The church and the kingdom do not possess a one-to-one correspondence. Think of it this way: the local McDonald’s is not McDonald’s Corporation, but it is McDonald’s. It does McDonald’s: Big Macs, fries, Egg McMuffins, Coke. It is a local expression of McDonald’s Worldwide. Similarly, the church is a local expression of the Kingdom of God Universal. The church is kingdom. The Church does kingdom.

Imagine going to a McDonald’s and ordering a Big Mac, fries, and a Coke. The young person behind the counter says, “Yeah … we don’t have those.” You’d say, “What kind of McDonald’s is this? You may call yourself a McDonald’s, you may have golden arches out front, but you are no McDonald’s.”

Just so, people can buy a building, put up a steeple, and erect a sign with the word “Church” in big letters but if they don’t do kingdom, they are not a church. McDonald’s has the Big Mac, fries, and Coke. What does the church have?

The church has Jesus. He is Lord. The church does not have a U.S. president as Lord. If it does, it is not a real church. The church does not have the so-called Almighty dollar as Lord. If it does, it not a real church. The church does not have a pastor as Lord. If it does, it is not a real church. Jesus is Lord. The church is kingdom (though there is not a one-to-one correspondence) and Jesus is king.

It is not that way outside the church. The workplace does not acknowledge Jesus as Lord. Nor does the government. The Elks, the Moose, the Rotary, do not confess Jesus at the beginning of their meetings, nor do most schools start their day by praying in his name.

But we do. We have Jesus over us and the Spirit within us; and that makes us different. We are what Chris Wright calls a “contrast society.” We are not like everyone else. We confess Jesus as Lord, both as individuals and as a group. We do things the Jesus way.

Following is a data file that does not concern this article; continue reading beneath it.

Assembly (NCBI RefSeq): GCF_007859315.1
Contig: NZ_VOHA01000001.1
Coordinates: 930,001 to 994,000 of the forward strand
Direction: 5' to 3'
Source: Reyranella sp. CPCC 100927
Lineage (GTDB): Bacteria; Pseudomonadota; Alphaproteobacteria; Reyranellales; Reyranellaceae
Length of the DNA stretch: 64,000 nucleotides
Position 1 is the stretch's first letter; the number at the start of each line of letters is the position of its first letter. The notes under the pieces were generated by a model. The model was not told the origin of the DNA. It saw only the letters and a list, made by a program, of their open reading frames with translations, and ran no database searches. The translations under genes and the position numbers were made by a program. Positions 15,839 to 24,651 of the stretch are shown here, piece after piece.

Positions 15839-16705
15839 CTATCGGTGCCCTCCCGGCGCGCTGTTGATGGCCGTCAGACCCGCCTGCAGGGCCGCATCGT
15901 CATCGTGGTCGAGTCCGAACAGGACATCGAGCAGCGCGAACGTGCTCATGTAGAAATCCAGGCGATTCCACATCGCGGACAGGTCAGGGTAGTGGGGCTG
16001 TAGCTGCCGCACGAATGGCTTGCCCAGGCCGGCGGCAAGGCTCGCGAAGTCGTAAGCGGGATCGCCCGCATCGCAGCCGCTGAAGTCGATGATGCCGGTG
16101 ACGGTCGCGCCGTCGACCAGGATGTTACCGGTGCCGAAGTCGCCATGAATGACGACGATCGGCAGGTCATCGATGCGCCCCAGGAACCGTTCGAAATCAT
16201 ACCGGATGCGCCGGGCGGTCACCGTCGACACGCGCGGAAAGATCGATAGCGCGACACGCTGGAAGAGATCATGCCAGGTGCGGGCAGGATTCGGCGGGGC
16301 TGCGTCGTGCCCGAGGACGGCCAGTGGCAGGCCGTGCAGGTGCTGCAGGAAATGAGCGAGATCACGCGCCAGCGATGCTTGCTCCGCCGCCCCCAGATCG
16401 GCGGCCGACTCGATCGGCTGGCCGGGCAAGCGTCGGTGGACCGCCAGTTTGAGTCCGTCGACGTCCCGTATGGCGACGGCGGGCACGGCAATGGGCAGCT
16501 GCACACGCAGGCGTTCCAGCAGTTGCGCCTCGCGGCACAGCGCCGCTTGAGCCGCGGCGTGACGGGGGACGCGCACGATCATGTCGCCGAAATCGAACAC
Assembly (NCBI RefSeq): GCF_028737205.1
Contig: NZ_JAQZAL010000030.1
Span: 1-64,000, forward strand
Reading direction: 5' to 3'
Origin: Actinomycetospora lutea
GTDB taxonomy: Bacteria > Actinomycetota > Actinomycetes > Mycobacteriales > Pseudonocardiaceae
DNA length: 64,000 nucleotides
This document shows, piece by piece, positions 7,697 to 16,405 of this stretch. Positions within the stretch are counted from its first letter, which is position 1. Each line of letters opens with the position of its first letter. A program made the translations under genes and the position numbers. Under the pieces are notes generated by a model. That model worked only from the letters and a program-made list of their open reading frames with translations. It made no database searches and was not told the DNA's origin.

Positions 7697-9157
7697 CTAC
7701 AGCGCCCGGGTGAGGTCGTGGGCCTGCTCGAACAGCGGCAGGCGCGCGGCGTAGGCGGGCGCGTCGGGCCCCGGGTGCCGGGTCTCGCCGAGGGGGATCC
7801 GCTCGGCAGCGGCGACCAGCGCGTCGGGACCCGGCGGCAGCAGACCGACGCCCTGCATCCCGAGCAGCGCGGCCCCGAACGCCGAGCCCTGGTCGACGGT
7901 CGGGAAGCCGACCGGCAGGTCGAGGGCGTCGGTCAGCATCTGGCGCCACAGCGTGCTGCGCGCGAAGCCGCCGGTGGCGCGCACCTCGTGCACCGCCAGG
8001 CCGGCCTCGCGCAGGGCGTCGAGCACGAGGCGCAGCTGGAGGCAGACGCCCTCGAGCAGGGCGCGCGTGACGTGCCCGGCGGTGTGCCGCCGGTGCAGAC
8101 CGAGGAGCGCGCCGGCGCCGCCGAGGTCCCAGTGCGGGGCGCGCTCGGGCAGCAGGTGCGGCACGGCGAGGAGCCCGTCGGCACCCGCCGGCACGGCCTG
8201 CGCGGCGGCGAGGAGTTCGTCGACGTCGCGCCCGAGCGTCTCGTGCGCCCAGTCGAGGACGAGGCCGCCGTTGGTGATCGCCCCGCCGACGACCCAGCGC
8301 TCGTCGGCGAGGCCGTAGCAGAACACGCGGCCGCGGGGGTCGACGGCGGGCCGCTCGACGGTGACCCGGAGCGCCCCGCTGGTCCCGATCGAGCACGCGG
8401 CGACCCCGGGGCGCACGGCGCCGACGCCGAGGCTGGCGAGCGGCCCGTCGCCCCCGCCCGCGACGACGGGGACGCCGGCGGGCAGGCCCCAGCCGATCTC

What does that mean – we do things the Jesus way? For one thing, it means we love each other. Talk about a contrast society! This past week (really, the past several decades) when Americans were fighting each other in the Capitol, hurting each other, screaming at each other, the church has an opportunity to show a contrast by loving each other. It is in the darkness that the light shines brightest. This is our moment.

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The Good News Church

Our lives can be proof both of God’s existence and his relevance. We we can make the good news about God attractive to the people around us (Titus 2:9). God intends you and I to be living proof. Our lives – and our lifestyles – are meant to be attractive. We are the clickbait. We are the draw. We are the five-star ratings on God’s Amazon page.

But isn’t that is a lot of pressure to put on ourselves? What if I mess up … again? I’ve done it before and I’m sure to do it again, so how can I talk to others about Christ and the Way? They’d see right through me. Besides that, there are things in my life that still haven’t been straightened out: relationships, past mistakes, current habits. What if people knew about these things? Better to keep quiet.